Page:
Allies give N Korea cold shoulder over launch

Allies give N Korea cold shoulder over launch

Allies give N Korea cold shoulder over launch

A soldier stands guard in front of a rocket sitting on a launch pad at the West Sea Satellite Launch Site in the northwest of Pyongyang in this April photo. A file satellite image (below) shows the Sohae Satellite Launch Station in North Pyongan Province, where N Korea is preparing to launch a rocket soon. REUTERS photo

North Korea has installed the first stage of a long-range rocket it plans to launch this month in position, defying calls from its two main allies, Russia and China, and criticisms from the international community.
“We urgently appeal to the government [of North Korea] to reconsider the decision to launch a rocket,” the Russian Foreign Ministry said in a statement. Echoing its criticism of the April launch, Russia said North Korea had been warned not to ignore a U.N. Security Council resolution which “unambiguously prohibits [it] from launching rockets using ballistic technology.” China was not so direct in its criticism of North Korea, but urged “all sides” not to take any action that “worsens the problem.”

“China believes that maintaining peace and stability on the Korean peninsula and in Northeast Asia accords with the interests of all sides and is the joint responsibility of all sides,” Foreign Ministry spokesman Hong Lei said. “In the present circumstances, we hope all sides can be calm and restrained and not take any moves to worsen the problem. China will remain in touch and coordinate with all sides.”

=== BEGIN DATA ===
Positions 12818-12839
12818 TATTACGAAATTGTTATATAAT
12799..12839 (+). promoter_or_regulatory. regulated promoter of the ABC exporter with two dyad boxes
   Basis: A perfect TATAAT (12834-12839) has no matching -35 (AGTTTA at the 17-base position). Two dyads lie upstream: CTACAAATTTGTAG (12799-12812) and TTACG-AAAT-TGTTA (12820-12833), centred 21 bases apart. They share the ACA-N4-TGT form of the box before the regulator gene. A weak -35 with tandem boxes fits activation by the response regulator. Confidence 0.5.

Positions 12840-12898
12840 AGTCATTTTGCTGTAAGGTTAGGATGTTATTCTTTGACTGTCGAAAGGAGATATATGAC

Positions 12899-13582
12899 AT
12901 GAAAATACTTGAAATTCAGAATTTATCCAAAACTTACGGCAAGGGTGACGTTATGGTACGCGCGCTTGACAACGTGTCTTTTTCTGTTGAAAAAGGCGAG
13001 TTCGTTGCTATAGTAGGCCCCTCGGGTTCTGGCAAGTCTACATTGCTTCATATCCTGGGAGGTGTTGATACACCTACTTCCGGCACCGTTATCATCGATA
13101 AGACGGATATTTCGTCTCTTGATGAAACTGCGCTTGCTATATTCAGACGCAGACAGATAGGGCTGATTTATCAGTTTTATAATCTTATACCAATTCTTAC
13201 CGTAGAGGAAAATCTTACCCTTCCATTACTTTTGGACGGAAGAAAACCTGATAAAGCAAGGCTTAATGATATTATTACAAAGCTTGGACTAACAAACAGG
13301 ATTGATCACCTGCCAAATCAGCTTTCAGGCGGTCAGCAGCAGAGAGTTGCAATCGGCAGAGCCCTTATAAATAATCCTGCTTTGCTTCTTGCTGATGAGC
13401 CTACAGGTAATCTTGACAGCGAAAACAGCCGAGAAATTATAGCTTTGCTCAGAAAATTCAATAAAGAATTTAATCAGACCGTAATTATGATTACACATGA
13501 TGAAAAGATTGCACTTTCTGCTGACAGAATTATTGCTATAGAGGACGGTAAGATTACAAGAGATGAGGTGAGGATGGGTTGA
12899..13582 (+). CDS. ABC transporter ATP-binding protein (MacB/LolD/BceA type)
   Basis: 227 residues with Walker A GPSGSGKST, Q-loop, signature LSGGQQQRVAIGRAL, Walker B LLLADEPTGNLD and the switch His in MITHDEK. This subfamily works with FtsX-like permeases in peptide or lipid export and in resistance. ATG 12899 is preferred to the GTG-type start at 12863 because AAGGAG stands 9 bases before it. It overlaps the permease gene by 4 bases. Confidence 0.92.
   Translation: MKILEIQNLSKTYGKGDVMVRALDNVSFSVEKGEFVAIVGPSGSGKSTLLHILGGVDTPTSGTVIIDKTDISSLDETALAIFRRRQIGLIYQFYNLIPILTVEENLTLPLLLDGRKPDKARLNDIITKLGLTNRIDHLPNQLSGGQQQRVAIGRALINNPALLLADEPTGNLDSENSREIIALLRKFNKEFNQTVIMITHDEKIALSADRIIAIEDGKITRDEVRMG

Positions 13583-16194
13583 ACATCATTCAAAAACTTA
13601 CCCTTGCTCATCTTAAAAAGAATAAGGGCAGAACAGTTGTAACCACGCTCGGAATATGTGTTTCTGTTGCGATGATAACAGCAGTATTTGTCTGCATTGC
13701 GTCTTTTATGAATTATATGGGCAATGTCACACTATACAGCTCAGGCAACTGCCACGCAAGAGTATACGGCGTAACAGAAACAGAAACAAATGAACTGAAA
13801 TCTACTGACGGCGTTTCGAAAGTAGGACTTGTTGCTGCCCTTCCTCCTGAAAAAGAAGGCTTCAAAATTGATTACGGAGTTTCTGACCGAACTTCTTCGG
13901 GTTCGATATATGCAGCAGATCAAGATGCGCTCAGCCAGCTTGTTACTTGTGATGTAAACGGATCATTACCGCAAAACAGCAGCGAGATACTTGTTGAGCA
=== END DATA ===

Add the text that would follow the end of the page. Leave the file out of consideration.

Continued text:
Tokyo deploys Patriots

North Korea announced Dec. 1 the decision to launch another space satellite and reportedly told neighbors it would take a similar path to that planned for a failed rocket launch in April. North Korea insists it is a purely “peaceful, scientific” mission aimed at placing a polar-orbiting earth observation satellite in orbit. Russia said North Korea would only be allowed to exercise its right to peaceful activity in space if the U.N.-imposed restrictions were lifted.

The U.S. and key Asian allies South Korea and Japan have also condemned the launch as a disguised ballistic missile test that violates U.N. resolutions triggered by Pyongyang’s two nuclear tests in 2006 and 2009. U.S. State Department spokeswoman Victoria Nuland condemned the launch on Dec. 2 as a provocative threat to the region. A South Korean government source said the first stage had been placed in position at the North’s Sohae satellite launch station. The source said it was expected to take three or four days for North Korea to erect all three stages.

Japan canceled scheduled diplomatic talks with North Korea after the rocket launch announcement and has reportedly issued orders to shoot down the carrier if it strays into Japanese territory. Tokyo has begun deploying a surface-to-air missile defense system and is putting its armed forces on standby ahead of the planned launch.

Public broadcaster NHK reported that a naval vessel carrying PAC-3 (Patriot Advanced Capability-3) ballistic missiles left a western Japan naval base yesterday, headed for the country’s southern Okinawa island chain. Defense Minister Satoshi Morimoto ordered the military to prepare for the rocket launch, with a Defense Ministry spokesman saying “our ground, marine, and air forces are now preparing to deploy troops in Okinawa,” which the rocket may fly over. Tokyo is also planning to deploy Aegis warships in neighboring waters.